Today, the Institute of Medicine released an important report, Clinical Preventive Services for Women: Closing the Gaps, that recognizes the importance of access to preventive health services for women. For too long, women's health has been politicized but today the IOM shows how relying on rigorous science and research can put American women on a path to better health.
Chief among its recommendations was a call for the full-range of FDA-approved contraceptive methods, sterilization procedures, and patient education and counseling to be considered a preventive service. IOM is recommending that those services be included as a preventative service, which under the Affordable Care Act would mean all new health plans would have to cover the service with no co-pays or cost sharing. Such a move, if adopted, would improve access to these services and allow women to both plan and space their pregnancies, improving both the health of women and their children.
In testimony to the IOM, I, along with 42 of my House colleagues, laid out the strong body of research that supports this inclusion. For example, women having the ability to determine the timing of a pregnancy can prevent a range of pregnancy complications, including gestational diabetes, high blood pressure, and placental problems, and ensure she is healthy enough for pregnancy in the first place. Furthermore, children benefit because proper birth spacing lowers their risk of adverse perinatal outcomes, including low birth weight, preterm birth, and small-for-size gestational age.
Despite these clear benefits, the cost of contraceptive methods can force far too many women to choose a less reliable method, or forgo any form of birth control at all. Several studies indicate costs -- including co-payments and other cost-sharing requirements--play a key role in the contraceptive behavior of substantial numbers of U.S. women. During tough economic times like these, the number of women affected is larger than ever. Eliminating cost sharing and co-pays would give these women much needed peace of mind.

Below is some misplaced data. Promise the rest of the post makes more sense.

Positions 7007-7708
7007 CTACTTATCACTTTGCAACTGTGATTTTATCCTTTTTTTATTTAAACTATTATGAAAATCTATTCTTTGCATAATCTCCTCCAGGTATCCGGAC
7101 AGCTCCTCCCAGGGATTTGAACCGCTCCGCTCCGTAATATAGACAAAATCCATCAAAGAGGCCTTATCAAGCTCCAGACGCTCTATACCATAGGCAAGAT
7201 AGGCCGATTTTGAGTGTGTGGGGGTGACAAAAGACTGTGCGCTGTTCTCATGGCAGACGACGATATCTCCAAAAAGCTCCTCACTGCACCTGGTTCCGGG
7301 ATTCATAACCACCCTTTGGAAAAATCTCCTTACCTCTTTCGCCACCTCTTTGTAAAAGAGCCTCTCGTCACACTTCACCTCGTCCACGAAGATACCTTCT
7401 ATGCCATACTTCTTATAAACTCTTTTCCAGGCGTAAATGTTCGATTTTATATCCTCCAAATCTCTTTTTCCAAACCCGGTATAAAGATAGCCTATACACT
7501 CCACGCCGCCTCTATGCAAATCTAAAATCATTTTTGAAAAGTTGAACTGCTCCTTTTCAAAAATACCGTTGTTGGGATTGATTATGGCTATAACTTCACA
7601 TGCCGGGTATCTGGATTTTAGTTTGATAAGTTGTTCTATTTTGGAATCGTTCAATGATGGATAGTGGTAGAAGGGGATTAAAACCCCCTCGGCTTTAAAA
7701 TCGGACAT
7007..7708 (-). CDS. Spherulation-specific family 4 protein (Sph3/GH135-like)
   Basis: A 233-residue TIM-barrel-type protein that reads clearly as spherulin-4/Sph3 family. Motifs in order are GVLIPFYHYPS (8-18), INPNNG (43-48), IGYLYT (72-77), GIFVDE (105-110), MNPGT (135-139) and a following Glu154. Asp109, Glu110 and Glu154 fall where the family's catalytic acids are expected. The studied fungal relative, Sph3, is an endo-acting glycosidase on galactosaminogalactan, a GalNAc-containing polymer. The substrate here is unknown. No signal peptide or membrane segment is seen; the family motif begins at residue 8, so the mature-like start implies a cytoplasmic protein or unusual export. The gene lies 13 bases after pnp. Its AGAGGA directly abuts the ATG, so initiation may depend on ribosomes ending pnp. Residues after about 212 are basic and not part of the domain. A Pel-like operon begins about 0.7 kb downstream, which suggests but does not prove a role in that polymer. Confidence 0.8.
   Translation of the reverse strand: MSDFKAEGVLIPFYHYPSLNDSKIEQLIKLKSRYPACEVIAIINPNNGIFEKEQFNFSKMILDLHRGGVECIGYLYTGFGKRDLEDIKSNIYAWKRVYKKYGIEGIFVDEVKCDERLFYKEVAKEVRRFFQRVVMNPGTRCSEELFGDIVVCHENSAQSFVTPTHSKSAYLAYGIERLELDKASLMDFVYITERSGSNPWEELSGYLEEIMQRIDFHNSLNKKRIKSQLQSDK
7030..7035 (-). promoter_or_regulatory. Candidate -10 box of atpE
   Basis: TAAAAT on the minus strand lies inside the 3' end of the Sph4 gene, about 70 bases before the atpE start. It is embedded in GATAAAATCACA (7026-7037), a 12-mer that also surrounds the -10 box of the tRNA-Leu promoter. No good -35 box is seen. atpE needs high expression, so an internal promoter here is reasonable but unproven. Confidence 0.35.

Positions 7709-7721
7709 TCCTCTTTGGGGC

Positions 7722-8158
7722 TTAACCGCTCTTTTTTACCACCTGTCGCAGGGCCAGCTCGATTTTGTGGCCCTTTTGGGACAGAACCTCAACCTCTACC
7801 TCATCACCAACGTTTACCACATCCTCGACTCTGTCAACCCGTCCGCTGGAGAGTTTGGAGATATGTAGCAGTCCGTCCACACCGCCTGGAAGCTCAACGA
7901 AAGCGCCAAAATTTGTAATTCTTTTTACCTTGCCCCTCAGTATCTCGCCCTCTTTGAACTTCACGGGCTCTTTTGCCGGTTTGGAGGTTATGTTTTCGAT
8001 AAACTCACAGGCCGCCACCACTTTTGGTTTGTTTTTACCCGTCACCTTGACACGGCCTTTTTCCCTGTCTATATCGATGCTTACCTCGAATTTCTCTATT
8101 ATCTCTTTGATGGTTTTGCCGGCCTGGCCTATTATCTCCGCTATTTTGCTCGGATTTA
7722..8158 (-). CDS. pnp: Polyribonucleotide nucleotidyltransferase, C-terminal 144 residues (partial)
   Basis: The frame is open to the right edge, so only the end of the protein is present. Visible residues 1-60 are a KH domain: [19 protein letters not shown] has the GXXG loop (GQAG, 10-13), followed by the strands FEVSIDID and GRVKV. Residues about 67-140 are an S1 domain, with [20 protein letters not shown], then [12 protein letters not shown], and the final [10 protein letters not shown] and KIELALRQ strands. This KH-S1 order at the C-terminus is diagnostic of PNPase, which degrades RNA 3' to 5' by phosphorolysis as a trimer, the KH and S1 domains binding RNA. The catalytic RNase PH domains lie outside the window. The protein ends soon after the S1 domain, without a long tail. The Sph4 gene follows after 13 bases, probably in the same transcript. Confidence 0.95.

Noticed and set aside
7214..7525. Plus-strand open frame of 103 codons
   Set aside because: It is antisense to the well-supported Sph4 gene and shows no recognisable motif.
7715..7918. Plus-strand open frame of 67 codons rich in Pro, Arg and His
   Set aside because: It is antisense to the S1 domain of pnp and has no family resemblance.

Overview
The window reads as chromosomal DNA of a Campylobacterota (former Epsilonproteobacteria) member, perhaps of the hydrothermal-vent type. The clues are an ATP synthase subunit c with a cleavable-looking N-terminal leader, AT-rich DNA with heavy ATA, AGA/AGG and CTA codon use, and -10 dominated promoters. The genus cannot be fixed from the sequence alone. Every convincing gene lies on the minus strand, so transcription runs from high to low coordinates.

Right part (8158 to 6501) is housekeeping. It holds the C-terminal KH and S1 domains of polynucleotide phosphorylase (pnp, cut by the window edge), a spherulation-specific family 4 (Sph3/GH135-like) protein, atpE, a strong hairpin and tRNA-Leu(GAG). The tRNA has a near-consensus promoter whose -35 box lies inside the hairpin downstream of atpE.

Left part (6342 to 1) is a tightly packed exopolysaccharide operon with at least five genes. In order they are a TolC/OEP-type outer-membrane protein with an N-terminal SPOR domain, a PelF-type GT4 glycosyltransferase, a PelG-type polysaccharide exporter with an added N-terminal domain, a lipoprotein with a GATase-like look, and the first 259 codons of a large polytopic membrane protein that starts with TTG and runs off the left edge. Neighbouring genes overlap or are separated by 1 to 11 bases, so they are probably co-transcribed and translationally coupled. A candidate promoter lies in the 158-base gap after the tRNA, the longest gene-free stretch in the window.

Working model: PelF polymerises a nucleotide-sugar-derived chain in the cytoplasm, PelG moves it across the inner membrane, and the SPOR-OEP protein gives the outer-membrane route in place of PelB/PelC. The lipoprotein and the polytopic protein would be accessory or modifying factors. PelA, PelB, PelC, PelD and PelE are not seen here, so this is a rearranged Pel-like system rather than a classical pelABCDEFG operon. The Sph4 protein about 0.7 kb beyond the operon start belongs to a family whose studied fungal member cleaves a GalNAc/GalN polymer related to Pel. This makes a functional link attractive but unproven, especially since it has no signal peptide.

While the contraceptives recommendation is getting the most attention, the IOM's seven other recommendations also offer great relief for American women, including coverage of:
• Screening for gestational diabetes in pregnant women between 24 and 28 weeks of gestation and at the first prenatal visit for pregnant women identified to be at high risk for diabetes;
• High-risk human papillomavirus DNA testing, in addition to conventional cytology testing in women with normal cytology results;
• Annual counseling on sexually transmitted infections for all sexually active women;
• Counseling and screening for human immunodeficiency virus infection on an annual basis for sexually active women;
• Comprehensive lactation support and counseling and costs of renting breastfeeding equipment;
• Screening and counseling for interpersonal and domestic violence;
• At least one well-woman preventive care visit annually for adult women to obtain
the recommended preventive services, including preconception and prenatal care.
Today, the IOM was bold. It broke through the culture wars that in Washington have all too often dominated issues around women's health - and reproductive health, in particular - and relied on the facts. We must follow the IOM's lead and ensure all women have access to these services, no matter where they get their healthcare or how much they earn.
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